Basement walls are generally concrete and soundproof — outside the walls, nothing is as quiet as dirt. Your biggest sound infiltration will be from overhead or maybe from a nearby furnace, or crickets, or whatever else makes noise in your basement.
The trouble with basements is that they generally have low ceilings, making it hard to hang lights.
If this is the case, you might choose to bypass a lighting grid all together and just place your fixtures on temporary tripods like those sold in kits from Lowel Lighting (www.lowel.com), and Arri USA (www.arri.com).
In the small studio, incandescent lights, even the professional tungsten halogen types, have three problems, they create a lot of heat, use a lot of electricity, and create harsh shadows. The small studio probably cannot handle a high electrical load, nor can its air conditioner rid the room of the heat. Because the lights are so close to the talent, the image tends to “bloom”, causing white skin and white objects to appear too bright when in the direct beam of the light.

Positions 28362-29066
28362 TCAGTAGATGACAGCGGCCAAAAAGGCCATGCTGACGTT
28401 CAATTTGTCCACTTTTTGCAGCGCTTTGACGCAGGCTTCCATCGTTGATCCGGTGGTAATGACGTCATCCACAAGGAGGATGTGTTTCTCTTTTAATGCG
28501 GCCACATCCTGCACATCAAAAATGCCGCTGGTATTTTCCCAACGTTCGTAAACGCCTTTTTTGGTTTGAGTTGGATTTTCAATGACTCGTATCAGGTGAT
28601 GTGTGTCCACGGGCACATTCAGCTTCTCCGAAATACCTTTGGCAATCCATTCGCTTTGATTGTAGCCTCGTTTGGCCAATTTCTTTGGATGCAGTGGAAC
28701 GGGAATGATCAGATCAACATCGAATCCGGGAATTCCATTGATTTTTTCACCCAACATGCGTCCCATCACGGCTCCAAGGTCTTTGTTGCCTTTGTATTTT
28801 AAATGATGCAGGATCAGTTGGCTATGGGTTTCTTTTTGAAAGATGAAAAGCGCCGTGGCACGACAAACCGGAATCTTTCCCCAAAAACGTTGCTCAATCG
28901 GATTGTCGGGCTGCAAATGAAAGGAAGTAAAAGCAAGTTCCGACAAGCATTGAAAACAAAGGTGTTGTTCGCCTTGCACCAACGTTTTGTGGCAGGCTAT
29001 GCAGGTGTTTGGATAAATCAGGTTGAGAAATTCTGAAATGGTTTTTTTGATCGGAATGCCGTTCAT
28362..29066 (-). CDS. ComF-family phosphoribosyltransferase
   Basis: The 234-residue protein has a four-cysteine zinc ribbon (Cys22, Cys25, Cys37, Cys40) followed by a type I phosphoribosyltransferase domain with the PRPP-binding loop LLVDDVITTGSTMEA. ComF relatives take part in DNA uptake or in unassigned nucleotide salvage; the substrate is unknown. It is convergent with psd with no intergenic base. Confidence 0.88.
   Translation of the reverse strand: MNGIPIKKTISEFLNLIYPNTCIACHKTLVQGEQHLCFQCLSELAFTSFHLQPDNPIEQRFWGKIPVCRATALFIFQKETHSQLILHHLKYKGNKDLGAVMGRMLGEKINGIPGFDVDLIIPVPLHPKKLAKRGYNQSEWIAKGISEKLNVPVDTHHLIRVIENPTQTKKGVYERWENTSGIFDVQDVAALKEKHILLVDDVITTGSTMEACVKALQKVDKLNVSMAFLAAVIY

Professional fluorescent lights like those from Lowel, Balcar (balcar.com), Kino-flo (kinoflo.com), and Videssence, although relatively expensive (about $1000 per fixture) may be an excellent long term solution. The fluorescent lights use about 15% the power, create about 15% the heat, and make soft, appealing shadows. Special fluorescent tubes provide an even 3200° K color temperature. The fixtures can be aimed and the lamps dimmed. Because the color temperature is 3200° K, the light can be mixed with other incandescent lights so that you get the best of both worlds. You could, for instance, use one 300W fluorescent fixture for key light, a second for fill light, and a sharply focused 600W halogen lamp for a back light.
Unwanted sound comes from two places: outside the studio and inside the studio. Let’s deal with the outside first.